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Freedom's Sword by J. R. Tomlin

Freedom's Sword (edition 2011)

by J. R. Tomlin

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1382586,938 (3.84)2
Title:Freedom's Sword
Authors:J. R. Tomlin
Info:CreateSpace Independent Publishing Platform (2011), Paperback, 250 pages
Collections:2013 Challenge, Read, reviewed & rated, Your library

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Freedom's Sword: A Novel of Scotland by J.R. Tomlin



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This is the little known story of Andrew de Moray, who led the Scots in a Northern uprising against King Edward I of England and his armies. His uncle was the Bishop of Elgin Cathedral and lent a helping sword, supplies, and arms to his people's cause. This is an engrossing book that I didn't want to put down and so managed to finish it in about two days. ( )
  lisa.schureman | Sep 20, 2014 |
[[J. R. Tomlin]] has been writing epic fantasy for a good while, but, from what I can tell, is recently making forays into historical fiction. [A Kingdom's Cost] was the first book written in the Black Douglas trilogy, and was an exciting, engrossing read. James Douglas' father sent him to France to keep him safe from England's King Edward I, aka Longshanks. Soon after his arrival in London, he witnesses and is profoundly affected by the execution of William Wallace, strengthening his resolve to take back Scotland from the English.

[Freedom's Sword] is the prequel to the story of James Douglas. Tomlin takes the reader back some years to the rise of William Wallace and the early days of Robert the Bruce. A little-known figure, Andrew de Moray, is knighted by Scotland's King John de Balliol, goes into a battle the Scots lose, and gets captured by the English. Typical teenager that he is, he is unable to keep quiet in the face of his captors. King Edward and his minions find nothing "precocious" in young Andrew's outspokenness, causing young Andrew to be taken to perhaps the worst dungeon in all of England. He escapes, returns to his home, and proceeds to show the occupying English exactly what he thinks of their "expansion plans." He escapes, returns home, brings hope and renewed resolve to his people, and the battle begins. I must stop here, or risk giving the away the ending to the non-English-history-expert readers.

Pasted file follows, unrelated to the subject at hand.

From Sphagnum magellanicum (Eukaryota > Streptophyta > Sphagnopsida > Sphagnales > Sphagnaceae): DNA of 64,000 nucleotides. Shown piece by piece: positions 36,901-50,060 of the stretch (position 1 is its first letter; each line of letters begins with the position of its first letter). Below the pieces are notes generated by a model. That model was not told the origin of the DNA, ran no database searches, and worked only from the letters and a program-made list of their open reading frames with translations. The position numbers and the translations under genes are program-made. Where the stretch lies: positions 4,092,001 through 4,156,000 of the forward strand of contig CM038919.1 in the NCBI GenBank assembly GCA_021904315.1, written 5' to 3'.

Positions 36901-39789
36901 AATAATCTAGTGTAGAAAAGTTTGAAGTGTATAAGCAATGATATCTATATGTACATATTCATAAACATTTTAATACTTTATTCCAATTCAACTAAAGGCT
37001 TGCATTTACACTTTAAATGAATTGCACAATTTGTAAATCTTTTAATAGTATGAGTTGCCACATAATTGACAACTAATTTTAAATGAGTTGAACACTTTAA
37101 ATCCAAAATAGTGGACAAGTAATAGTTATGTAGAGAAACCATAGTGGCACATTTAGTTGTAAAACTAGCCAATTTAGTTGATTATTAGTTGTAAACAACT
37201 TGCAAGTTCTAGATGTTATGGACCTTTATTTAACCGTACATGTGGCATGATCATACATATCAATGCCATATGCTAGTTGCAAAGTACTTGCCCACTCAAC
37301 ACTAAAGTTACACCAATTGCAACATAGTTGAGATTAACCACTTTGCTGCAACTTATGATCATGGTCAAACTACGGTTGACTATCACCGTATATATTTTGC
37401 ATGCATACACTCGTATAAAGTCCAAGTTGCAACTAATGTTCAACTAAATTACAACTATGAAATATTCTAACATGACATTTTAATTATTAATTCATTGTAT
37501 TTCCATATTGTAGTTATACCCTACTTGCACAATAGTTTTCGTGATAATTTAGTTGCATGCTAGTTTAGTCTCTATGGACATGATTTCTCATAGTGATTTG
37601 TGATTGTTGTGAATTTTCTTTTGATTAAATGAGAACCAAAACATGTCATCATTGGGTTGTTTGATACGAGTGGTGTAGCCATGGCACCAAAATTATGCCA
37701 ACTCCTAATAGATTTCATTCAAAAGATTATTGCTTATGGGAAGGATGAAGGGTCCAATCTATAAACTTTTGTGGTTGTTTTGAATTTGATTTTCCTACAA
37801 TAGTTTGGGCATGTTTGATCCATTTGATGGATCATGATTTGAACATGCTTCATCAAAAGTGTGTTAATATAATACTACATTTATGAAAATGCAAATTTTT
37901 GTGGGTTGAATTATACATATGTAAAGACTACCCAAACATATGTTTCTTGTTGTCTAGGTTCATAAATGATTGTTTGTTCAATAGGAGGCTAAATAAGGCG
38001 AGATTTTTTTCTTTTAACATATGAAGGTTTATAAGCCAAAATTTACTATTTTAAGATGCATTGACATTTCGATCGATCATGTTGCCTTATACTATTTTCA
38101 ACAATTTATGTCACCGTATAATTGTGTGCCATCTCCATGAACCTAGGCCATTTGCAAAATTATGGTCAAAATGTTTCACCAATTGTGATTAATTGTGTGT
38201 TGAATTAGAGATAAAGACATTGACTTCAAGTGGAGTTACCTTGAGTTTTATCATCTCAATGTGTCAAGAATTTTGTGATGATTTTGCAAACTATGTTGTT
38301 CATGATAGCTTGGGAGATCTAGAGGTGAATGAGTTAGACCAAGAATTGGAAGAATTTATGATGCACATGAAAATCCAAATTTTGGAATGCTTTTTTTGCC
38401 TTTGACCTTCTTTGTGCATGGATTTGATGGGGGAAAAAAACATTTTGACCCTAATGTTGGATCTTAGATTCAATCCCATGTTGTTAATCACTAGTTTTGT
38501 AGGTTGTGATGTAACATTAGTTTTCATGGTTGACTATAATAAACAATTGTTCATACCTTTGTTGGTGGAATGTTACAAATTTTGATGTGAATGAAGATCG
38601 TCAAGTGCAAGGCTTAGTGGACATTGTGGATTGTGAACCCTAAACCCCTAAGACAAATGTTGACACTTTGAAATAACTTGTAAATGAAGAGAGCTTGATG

[Freedom's Sword]'s storyline is orderly, cohesive, concise - there is no jumping back and forth in time as seems to be popular now. Tomlin seems to adhere to historical accuracy, and I appreciate the "Historical Notes" and citations included.

As in [A Kingdom's Cost], the characters in this story are developed very well. The reader easily learns the relevant backgrounds and understands the motivations of the main historical characters. In Andrew de Moray, the young knight is an impetuous, hotheaded youth who becomes, in a very short time, a deliberating, calculating war strategist who keeps his family life separate from his work.

Tomlin's skill is quite evident in the writing of [Freedom's Sword]. Vivid descriptions tell of the battles with sound and fury, of the surface features of the land seen from the eyes of the warrior, of the scents and sounds and sceneries of a young man's more innocent days. The story flows so seamlessly that I often lost track of chapter counts. Editing was thorough and as complete as I have seen in too long of a time.

It is definitely one I will read again. ( )
  Betty30554 | Jan 16, 2013 |
I got this for free from Amazon.com. I don't know the accuracy of the history. The book not only brought out the experiences of the nobles but also the common people. There were comments on the English drive to conquer other people and the importance to the Scots to have their freedom. I read the book on my Kindle which made it easier for me to look up Medieval terms. There is a map of Scotland at the beginning but that is difficult to use with a Kindle. At the end of the book is a brief summary of the historical period, a list of historical characters, and the author's description of what were historical facts (and the source) and what was historical fiction in the book. I enjoy reading historical fiction and really appreciate it when authors include this information. ( )
1 vote Alice_Wonder | Oct 28, 2012 |
Freedom's Sword was really an exciting read. Though there was some word choice and grammatical errors which took me out of the story, it was overall a well-constructed, well-written, exciting book. For those who are into history,
action, and military fiction, you'll love it!

This book was provided free in exchange for a review. ( )
1 vote Jon.Roemer | Jan 26, 2012 |
Very interesting and absorbing book about Scottish History during the war with Longshanks of England. Shows the hopes and brutality of the times. Very well written and exciting book, a very good read. ( )
1 vote roadway2000 | Jan 5, 2012 |
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Before William Wallace... before Robert the Bruce... there was another Scottish hero...

In 1296, newly knighted by the King of the Scots, Andrew de Moray fights to defend his country against the forces of the ruthless invader, King Edward Longshanks of England. After a bloody defeat in battle, he is dragged in chains to an English dungeon. 

Soon the young knight escapes. He returns to find Scotland under the heel of a conqueror and his betrothed sheltering in the hills of the Black Isle. Seizing his own castle, he raises the banner of Scottish freedom. Now he must lead the north of Scotland to rebellion in hope of defeating the English army sent to crush them.

[retrieved 8/24/2013 from Amazon.com]
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